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expat

If anything kicked off I’d say the UK could do far worse than the French beside us, they are a very capable fighting force. However industrial cooperation, well I think ( and hope the government) we’ve learnt the lesson there.

Steve Taylor
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Steve Taylor

The only things the French have which I wish we had is NOSTRADAMUS and all their satellites (instead of depending on the US and sharing.)

Darren
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Darren

This from a Country that came out with an idea of building bit of each other Carriers in which they would have one, but would have about just over 40% of the build contract. Blair would have or nearly did fall for it, but it is a least something that stopped when Brown came in for better or worse. Why are we even entertaining them? Anything Europe or eu is bad.

Martin
Guest
Martin

To my knowledge we only share ELINT satellites with the NSA and we don’t share but we have access to one at any time as we paid for it, although which satellite this is can be changed. Other US satellites we use are provided by outside Contractors and we buy imagery just as the US military does. It’s worth noting that the US military also leases time on Skynet from us. The only comment I have heard back re French ELINT satellite capability is that they have no idea how far behind GCHQ/NSA capability they are. That being said I… Read more »

Daniele Mandelli
Guest
Daniele Mandelli

The world is behind NSA GCHQ capability, and 5 eyes in general I think.

I would not want France having any access to that.

According to scaremongers our intelligence network was going to suffer if we leave the EU. I rather think it’s the other way round if the EU wish to be awkward.

Mr Bell
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Mr Bell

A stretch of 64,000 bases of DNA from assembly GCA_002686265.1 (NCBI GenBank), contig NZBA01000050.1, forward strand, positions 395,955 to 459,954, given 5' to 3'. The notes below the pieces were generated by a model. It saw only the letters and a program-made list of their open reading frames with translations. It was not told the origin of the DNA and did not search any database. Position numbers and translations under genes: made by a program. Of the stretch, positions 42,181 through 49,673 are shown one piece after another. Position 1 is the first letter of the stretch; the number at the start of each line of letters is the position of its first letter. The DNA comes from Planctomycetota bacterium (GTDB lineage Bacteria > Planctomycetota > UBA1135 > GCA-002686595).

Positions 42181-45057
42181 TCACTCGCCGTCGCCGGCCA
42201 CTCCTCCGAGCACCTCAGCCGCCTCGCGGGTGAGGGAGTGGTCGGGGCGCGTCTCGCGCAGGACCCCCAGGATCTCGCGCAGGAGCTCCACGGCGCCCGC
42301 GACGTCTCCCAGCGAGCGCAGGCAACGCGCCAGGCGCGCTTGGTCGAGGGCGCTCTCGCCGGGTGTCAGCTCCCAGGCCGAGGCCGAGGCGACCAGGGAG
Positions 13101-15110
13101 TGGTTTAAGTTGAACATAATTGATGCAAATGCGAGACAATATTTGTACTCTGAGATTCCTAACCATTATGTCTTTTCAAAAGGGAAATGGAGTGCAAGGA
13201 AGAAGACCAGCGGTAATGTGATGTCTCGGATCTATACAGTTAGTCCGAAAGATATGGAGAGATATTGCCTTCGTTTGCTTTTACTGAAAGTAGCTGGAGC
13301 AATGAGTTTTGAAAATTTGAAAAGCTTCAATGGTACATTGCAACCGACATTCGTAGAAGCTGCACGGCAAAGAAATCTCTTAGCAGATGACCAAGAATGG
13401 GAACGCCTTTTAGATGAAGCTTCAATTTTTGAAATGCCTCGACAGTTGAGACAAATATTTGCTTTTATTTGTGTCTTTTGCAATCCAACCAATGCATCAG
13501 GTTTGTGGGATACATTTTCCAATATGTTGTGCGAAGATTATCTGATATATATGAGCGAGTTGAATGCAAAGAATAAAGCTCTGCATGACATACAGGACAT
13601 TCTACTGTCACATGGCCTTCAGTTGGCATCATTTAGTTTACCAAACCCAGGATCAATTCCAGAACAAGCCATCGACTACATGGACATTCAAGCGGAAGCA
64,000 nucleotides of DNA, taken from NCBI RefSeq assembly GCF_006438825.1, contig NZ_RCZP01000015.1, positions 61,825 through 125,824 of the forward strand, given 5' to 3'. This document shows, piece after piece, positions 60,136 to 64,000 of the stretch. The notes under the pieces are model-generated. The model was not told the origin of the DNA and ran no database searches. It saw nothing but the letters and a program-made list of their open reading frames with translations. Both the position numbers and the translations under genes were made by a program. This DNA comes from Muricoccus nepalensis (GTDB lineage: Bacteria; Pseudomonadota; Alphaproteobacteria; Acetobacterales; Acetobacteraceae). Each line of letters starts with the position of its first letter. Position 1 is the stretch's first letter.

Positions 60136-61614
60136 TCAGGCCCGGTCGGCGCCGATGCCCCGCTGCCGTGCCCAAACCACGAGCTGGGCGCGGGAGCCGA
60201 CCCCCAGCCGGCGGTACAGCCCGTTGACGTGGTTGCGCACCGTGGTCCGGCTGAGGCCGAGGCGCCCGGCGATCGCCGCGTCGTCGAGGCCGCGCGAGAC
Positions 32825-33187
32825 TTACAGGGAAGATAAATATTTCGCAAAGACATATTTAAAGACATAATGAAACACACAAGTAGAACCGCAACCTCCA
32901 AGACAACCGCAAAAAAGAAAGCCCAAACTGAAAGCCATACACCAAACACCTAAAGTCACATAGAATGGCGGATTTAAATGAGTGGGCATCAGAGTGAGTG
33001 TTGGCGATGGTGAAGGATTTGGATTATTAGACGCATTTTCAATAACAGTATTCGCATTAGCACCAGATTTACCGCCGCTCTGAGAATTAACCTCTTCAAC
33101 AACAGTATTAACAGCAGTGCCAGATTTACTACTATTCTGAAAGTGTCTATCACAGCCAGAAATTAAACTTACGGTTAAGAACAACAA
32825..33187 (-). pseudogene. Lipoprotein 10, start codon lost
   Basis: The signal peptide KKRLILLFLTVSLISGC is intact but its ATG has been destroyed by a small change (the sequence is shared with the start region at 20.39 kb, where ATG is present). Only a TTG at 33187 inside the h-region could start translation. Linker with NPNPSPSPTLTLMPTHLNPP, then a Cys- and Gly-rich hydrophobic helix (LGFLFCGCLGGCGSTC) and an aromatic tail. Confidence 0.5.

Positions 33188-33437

Maggie….our intelligence community will be just fine. The EU however will suffer by not having us on their side. Especially if they continue this BS attempt at punishing us for daring to vote to regain our sovereignty.

Peter french
Guest
Peter french

I note that all this talk re UK/French defence responsibility avoids mentioning the richest Nation in Europe, namely Germany. How is it that Nation gets away with their miserly spend on defence.
Strange

Mr Bell
Guest
Mr Bell

Peter be in no doubt. Germany now controls Europe. They failed to do so in 2 world wars but now do so politically and economically.
As long as we continue to shoulder the burden of defence and stupidly help to defend them whilst they deliver no deal BREXIT there will be no change to Germany’s defence expenditure.

Tim Bowler
Guest
Tim Bowler

The report’s formal recommendations look good and unarguable. Post-Brexit the UK will need to reinforce to our links with our closest and most important trading partners, the EU-27, to convince them and others (Russia, the US) that we’re not withdrawing from Europe in some vacuous attempt at reviving imperial nostalgia. But as for concrete military project co-operation – that really hasn’t worked very well in the past and while talking about it is fine – we’re unlikely to see concrete results for the very good reasons that defence and defence industries are a national, not an international, competence. So France… Read more »